Apr 9, 2009

Timeout? No thanks. With stakes this high, I’d rather keep working.

As a medical student who is both only weeks away from graduation (Duke, please don’t withhold my diploma) and a long-time admirer of Dr. Groopman’s work, it is with some trepidation that I respond to the recent opinion piece in the Wall Street Journal “Why ‘Quality’ Care Is Dangerous” by Jerome Groopman and Pamela Hartzband.

However, the issue of healthcare quality improvement is too important for me to ignore such a potentially damaging editorial. Strangely, the article reminded me of a variety of clichés often used to argue against well-intentioned words of caution (such as those of Groopman and Hartzband) including, “Don’t throw the baby out with the bathwater;” “Don’t let the perfect be the enemy of the good,” and “Rome wasn’t built in a day.”

These clichés aren’t excuses. Progress has got to start somewhere, and while we have a long way to go, patients are far better off today than they were in November of 1999 thanks to the myriad efforts of so many dedicated quality improvement champions. Unfortunately, Groopman and Hartzband give only a brief nod to this progress.

By largely ignoring the successes and claiming that early missteps in particular quality efforts (namely public reporting and pay-for-performance) are examples of the system gone awry, the authors are doing patients and medical progress a serious disservice. They call for a “time out” in the progression of our healthcare system towards increased accountability and improved quality. (And let’s ignore for a moment the potential harm caused by the title of the article which implies that the entire spectrum of quality improvement efforts is dangerous).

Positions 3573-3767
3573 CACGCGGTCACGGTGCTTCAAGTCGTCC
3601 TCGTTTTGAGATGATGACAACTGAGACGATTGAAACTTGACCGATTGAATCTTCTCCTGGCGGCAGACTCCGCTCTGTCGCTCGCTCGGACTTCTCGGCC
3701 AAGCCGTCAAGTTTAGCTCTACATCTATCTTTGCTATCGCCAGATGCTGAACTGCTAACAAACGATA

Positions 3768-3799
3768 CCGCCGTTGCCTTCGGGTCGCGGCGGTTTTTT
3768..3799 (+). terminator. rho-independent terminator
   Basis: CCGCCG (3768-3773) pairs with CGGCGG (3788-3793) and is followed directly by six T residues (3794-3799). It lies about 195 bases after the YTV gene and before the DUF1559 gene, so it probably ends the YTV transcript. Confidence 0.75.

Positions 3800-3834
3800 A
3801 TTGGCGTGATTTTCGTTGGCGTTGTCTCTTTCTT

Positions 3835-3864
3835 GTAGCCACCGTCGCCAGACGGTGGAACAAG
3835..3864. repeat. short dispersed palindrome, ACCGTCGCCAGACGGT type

Are there problems? Yes. Are there inherent risks in any major changes to a system as complex as the U.S. healthcare system? Of course. In fact, the article articulates many of the risks and, to date, failures of some of these efforts (which I hope to discuss in more detail in a follow-up posting). However, those of us who are patients, have friends or family who are patients, take care of patients, or simply pay taxes, should not accept the “time out” called for by Groopman and Hartzband; especially since I don’t remember seeing any breaks or timeouts in continuous quality improvement cycles.

- Duke University Medical Student, c/o 2009


Eva said...

Click here to read the article published in New England Journal of Medicine about the NICE-SUGAR study that evaluates intensive glycemic control.

Eva said...

Dr. Don Berwick and others respond to the Groopman commentary. Click here to read!

A.H. said...

correction to the link posted above. read Berwick's (and others') comments here: